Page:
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Book review: “Color and light in nature”

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If eco-travel is all about paying attention to places, this book will help you to do that, no matter where you’re going. One of my all-time favorites, it was inspired by the 1954 classic “The Nature of Light and Colour in the Open Air,” by M. Minnaert.

“This book is about seeing the world with the naked eye,” authors David K. Lynch and William Livingston say in their preface. “After a lifetime of scrutinizing the sky, you start seeing things. This book is about those things.”

Those things include earth shadows, alpenglow, purple light, green flashes, moon circles, cat’s paws, sundogs, and lots more. If you’ve ever wondered why the color of the sky is different at the horizon than at the zenith, why the color of water changes from place to place, or what the colors of clouds mean, this is the place to find out.

With lots of fascinating pictures, this is a must-read for photographers, artists, and any observant traveler who wants to pay attention.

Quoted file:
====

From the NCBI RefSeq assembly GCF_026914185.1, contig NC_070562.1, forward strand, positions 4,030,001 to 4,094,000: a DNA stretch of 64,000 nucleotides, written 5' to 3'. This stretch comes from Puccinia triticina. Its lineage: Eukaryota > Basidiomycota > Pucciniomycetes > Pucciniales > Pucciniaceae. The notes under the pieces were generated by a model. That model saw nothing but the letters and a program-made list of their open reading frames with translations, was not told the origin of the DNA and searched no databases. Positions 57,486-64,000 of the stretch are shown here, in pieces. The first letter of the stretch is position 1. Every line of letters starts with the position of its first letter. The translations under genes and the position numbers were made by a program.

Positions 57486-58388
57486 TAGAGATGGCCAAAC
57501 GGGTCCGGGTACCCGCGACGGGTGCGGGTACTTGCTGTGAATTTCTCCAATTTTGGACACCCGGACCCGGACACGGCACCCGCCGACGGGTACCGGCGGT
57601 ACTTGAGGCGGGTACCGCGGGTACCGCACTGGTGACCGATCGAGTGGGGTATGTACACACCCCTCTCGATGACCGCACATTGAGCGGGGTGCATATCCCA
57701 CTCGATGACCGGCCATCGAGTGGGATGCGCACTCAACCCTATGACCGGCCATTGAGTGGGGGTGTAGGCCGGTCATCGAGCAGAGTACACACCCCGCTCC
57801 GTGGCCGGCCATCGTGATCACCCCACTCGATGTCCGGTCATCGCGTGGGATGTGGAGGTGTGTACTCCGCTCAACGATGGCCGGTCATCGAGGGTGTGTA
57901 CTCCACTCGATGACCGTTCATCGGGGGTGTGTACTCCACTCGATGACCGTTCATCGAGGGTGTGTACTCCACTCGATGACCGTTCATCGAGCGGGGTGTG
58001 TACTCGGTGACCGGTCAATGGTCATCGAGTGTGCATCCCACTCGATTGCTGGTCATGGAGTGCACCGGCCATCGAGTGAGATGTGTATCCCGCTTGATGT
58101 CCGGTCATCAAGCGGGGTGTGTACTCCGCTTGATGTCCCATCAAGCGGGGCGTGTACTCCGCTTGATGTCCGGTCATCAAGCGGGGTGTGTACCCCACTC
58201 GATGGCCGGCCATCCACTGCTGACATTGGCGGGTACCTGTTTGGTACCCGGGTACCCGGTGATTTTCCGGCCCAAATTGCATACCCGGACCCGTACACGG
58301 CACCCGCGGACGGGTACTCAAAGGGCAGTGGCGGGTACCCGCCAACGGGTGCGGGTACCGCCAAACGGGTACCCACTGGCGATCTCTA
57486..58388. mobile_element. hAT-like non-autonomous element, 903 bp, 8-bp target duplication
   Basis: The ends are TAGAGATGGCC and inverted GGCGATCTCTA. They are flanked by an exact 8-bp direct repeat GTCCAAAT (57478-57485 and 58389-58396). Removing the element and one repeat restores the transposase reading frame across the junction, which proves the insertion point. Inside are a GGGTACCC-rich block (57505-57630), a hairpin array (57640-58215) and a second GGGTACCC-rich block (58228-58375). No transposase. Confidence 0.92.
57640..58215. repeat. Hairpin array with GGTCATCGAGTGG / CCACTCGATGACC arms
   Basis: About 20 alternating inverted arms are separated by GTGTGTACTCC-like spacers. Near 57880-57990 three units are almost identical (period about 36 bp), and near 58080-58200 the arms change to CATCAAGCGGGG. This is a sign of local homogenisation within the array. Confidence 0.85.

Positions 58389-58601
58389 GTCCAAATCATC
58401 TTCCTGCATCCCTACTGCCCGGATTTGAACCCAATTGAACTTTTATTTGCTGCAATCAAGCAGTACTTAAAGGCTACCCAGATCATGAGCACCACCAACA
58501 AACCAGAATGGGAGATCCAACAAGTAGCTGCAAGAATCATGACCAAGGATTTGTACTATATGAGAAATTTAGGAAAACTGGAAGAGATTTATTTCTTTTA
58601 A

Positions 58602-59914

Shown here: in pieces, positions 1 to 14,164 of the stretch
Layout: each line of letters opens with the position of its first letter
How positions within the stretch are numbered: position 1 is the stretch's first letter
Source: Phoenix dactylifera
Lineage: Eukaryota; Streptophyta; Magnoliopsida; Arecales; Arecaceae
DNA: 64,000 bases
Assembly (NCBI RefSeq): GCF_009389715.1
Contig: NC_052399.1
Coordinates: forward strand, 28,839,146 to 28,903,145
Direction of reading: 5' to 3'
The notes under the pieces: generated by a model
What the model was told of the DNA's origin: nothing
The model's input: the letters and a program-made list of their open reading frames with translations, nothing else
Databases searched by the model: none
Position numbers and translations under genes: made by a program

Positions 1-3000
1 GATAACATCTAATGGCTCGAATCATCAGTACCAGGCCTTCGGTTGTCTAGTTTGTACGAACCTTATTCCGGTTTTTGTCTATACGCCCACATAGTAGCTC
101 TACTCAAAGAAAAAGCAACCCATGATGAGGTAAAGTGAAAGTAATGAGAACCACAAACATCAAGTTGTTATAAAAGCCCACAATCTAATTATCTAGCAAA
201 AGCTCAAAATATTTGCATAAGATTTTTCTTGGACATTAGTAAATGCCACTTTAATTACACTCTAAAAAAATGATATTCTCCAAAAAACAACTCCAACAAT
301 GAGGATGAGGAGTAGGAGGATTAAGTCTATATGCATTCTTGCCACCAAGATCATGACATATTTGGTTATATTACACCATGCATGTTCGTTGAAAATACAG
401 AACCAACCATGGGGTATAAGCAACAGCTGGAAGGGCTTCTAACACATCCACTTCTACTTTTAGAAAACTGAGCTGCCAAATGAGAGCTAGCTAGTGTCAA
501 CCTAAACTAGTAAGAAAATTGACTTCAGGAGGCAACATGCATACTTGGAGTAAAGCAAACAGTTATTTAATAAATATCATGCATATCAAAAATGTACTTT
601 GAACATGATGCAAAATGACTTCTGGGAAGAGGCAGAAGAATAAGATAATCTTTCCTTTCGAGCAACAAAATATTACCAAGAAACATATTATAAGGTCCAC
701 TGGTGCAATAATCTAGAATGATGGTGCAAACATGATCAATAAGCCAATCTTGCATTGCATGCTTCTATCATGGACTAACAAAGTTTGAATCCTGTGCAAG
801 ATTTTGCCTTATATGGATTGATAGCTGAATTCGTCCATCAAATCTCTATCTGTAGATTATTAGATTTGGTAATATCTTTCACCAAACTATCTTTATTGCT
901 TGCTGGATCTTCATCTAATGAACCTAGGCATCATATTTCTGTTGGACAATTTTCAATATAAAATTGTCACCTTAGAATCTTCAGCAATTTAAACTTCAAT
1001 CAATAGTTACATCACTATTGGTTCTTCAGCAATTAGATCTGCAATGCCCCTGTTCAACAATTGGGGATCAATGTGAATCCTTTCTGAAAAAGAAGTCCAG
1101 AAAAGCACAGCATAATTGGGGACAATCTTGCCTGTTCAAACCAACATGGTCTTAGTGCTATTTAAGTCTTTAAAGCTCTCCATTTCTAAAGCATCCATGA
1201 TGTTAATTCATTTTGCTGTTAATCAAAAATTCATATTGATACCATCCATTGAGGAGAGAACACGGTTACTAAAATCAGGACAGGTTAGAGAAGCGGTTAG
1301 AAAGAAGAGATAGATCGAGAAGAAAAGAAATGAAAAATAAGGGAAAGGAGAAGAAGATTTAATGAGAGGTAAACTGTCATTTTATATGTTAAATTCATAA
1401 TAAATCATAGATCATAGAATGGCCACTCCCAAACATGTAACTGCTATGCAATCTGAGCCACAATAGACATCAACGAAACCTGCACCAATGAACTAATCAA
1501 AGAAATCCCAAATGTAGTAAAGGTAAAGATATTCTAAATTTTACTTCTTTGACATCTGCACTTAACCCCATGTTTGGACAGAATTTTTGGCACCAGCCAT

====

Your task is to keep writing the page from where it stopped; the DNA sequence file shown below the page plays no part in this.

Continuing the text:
But don’t take my word for it… here are some review excerpts, courtesy of the publisher, Cambridge University Press:

‘Most people notice only the occasional rainbow and pretty sunset, yet they could see much more if they only knew what to look for. Color and Light in Nature will facilitate this admirably … the up-to-date research, new ideas, beautiful pictures, and excellent explanations make Color and Light in Nature the new classic.’ Science

‘… a beautifully illustrated popular account of atmospheric phenomena … Many teachers as well as a good many naturalists will find the book to be a highly useful and comprehensive treatment of a beautiful subject, one that can be used to enliven dry classroom discussions of optics, light and colour.’ Nature

‘Lynch and Livingston deserve the thanks of the scientific community for re-opening our eyes to the wonderful world around us.’ American Scientist

‘A breathtaking list of effects is explained … along with how they got there. It just made me want to rush out and look at the things.’ New Scientist

‘If you ever wanted to know why the sky is blue, or what clouds are made of, or how rainbows are formed, then this is the book for you.’ Brendan K. Ward, Astronomy & Space